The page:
If you’re like a lot of college students, you may not even know where to start.
It’s easy to feel overwhelmed by the big Career Question—“What do you want to be when you grow up?”—so break it down into small, manageable questions. These three easy brainstorms will get the ideas flowing about your passions, interests and strengths.
It used to be a diploma was the golden ticket to a job and career. In the current economy, however, recruiters have raised the bar – and most jobs now require candidates to have prior work experience to even be considered. Recent grads often find it’s difficult to get hired… and are faced with a difficult and sometimes demoralizing job search.
However, young job seekers have options! This week, the #InternPro community discussed this entry-level dilemma – and provided great insights for gaining the necessary “experience required” as well as how best to present to employers the experience and soft skills you’ve acquired so far…
Think it’s the economy that’s keeping you from landing a job? Sure, that could be the problem. Employers have a lot of complaints about recent grads these days, from a sense of entitlement to being completely unprepared.
Increase your chance of early career success – be sure you’re not guilty of any of these employment no-nos:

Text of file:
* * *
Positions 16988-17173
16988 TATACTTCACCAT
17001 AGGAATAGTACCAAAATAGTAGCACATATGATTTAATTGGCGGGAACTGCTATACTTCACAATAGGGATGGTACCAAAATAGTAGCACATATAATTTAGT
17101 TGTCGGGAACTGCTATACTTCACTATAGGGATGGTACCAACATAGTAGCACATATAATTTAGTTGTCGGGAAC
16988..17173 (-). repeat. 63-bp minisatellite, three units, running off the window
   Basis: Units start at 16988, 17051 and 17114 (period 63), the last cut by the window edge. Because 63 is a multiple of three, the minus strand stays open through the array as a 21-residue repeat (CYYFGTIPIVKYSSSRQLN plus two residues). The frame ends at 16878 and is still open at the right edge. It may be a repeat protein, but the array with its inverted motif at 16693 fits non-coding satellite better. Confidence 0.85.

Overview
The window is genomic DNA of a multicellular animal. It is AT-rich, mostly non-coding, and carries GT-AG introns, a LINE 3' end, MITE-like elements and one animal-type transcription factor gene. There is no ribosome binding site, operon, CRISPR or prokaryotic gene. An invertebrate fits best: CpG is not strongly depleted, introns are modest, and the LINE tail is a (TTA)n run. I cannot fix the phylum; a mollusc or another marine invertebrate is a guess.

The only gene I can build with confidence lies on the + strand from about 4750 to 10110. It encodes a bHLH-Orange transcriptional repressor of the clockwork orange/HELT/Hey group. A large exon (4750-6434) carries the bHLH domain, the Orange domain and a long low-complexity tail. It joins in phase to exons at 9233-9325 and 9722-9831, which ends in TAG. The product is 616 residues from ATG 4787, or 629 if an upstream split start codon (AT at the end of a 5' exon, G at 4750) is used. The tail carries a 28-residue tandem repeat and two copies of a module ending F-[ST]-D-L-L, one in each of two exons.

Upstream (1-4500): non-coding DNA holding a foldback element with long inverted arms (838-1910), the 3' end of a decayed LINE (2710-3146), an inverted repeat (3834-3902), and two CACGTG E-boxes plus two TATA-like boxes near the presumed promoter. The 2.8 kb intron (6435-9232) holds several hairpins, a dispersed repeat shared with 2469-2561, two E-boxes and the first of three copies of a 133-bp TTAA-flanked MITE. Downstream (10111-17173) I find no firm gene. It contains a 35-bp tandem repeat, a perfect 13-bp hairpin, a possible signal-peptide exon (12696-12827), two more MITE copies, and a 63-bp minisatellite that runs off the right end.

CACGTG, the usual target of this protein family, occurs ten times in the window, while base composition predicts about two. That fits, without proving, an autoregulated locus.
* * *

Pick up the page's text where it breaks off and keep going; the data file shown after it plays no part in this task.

When you’re getting settled in that first job (or any new job for that matter), make establishing a good relationship with your manager a priority.
Building relationships and establishing trust are key elements to success in any organization, especially for recent grads. One of the most important relationships to build is the one with your manager.
Here are some ideas to get started:
For several years I’ve been in charge of training new team members for my weekend gig, where we rescue and rehabilitate marine mammals. I’ve been training these volunteers long enough that – on their very first day, by a single characteristic – I can tell how well they’ll perform in the long-term.
What is this one characteristic that enables me to determine their future?
The quality of the questions they ask.
As a college student or recent graduate starting your first internships or jobs, you’re a lot like my volunteers.
You’re ready for your first stint as a young professional. But before you negotiate start dates, you have a few more questions to ask: How will your new employer on-board you?
On boarding provides a metaphorical welcome mat from the hiring organization, to you. A good on boarding program tells you the employer is invested in keeping you around. They know it helps engage and retain top talent.
Before you leap, ask a few questions about what your welcome mat will look like.